Did China’s Consumer and Producer Prices Rise in April?



China’s CPI data

In April, China’s CPI (consumer price index) rose 2.3% YoY (year-over-year)—the same as in the previous two months. The rise in consumer inflation was mainly due to higher food prices, particularly pork. Food prices rose 7.4% YoY, while nonfood prices edged up 1.1% in April. Pork prices rose sharply by 33.5% YoY and accounted for 0.8% of CPI growth, while vegetable prices jumped 22.6% and accounted 0.7% of CPI growth.

From January to April, consumer prices rose 2.2% compared to the same period in 2015. Meanwhile, consumer prices decreased 0.2% month-over-month in April.

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China’s PPI data

The PPI (producer price index) for manufactured goods fell 3.4% YoY in April.
The decline was lower than the 4.3% YoY drop in March due to stability in commodity prices and recovery in the construction sector. April marked the 50th straight month in which the PPI fell as China’s economic slowdown and industrial overcapacity weighed on prices.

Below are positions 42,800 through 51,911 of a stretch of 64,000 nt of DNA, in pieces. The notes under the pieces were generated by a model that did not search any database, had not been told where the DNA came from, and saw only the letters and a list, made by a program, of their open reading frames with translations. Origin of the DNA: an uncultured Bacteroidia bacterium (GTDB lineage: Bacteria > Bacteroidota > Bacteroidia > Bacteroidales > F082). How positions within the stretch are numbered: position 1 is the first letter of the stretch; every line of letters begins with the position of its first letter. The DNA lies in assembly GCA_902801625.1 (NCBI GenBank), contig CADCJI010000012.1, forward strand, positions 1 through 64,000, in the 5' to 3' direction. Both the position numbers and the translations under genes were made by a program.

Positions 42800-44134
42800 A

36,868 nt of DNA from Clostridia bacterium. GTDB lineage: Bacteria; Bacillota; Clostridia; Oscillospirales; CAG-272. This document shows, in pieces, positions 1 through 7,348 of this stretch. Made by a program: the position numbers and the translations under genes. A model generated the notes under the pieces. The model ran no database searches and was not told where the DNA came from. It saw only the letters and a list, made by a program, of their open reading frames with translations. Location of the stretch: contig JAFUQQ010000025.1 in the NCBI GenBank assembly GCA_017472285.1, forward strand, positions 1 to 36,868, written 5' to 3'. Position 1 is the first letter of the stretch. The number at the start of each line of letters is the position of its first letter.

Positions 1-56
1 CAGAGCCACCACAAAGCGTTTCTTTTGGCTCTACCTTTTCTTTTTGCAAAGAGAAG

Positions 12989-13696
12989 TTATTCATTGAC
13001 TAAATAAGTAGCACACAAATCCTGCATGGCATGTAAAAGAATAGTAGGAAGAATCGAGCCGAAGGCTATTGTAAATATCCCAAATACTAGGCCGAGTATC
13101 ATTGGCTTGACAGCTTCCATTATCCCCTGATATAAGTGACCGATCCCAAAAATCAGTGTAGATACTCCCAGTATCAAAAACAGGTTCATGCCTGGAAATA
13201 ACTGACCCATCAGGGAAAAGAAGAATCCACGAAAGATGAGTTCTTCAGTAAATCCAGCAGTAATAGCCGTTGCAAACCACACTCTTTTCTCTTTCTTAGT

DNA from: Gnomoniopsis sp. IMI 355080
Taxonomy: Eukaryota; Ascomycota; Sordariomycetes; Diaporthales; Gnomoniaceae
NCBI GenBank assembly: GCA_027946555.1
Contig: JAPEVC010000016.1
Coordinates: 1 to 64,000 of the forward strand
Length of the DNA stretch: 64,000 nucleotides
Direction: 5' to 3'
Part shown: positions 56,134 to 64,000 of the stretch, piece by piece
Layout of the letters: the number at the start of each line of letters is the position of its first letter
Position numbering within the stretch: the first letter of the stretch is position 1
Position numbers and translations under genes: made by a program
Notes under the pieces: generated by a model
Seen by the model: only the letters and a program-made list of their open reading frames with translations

On a month-over-month basis, the PPI increased 0.7% in April, while from January to April, the PPI decreased 4.5% YoY.

With the recent rise in the prices of commodities such as oil and steel and the expected stimulus from the Chinese monetary authority, the PPI may improve in coming months. The Chinese government has already stepped up its policy support to boost the property market and infrastructure construction.

However, it has been argued that signs of improvement in both consumer and producer prices may be short-lived.

Impact on mutual funds

Modest readings of CPI and PPI data in April indicate that China’s economy is on slightly firmer ground and the risk of deflation is a little lower. Thus, the performance of mutual funds such as the Clough China Fund Class A (CHNAX), the Guinness Atkinson China and Hong Kong Fund (ICHKX), the Eaton Vance Greater China Growth Fund Class A (EVCGX), and the John Hancock Greater China Opportunities Fund Class A (JCOAX) could be positively affected.

The above-mentioned mutual funds invest in companies like Jumei International Holding (JMEI), Qunar Cayman Islands (QUNR), Ctrip.com International (CTRP), NetEase (NTES), and JD.com (JD).

Investors can gain exposure to Chinese stocks through ETFs such as the iShares MSCI China ETF (MCHI) and the Deutsche X-trackers Harvest CSI 300 China A-Shares ETF (ASHR).

In the next article in this series, we’ll look at China’s foreign reserve data.


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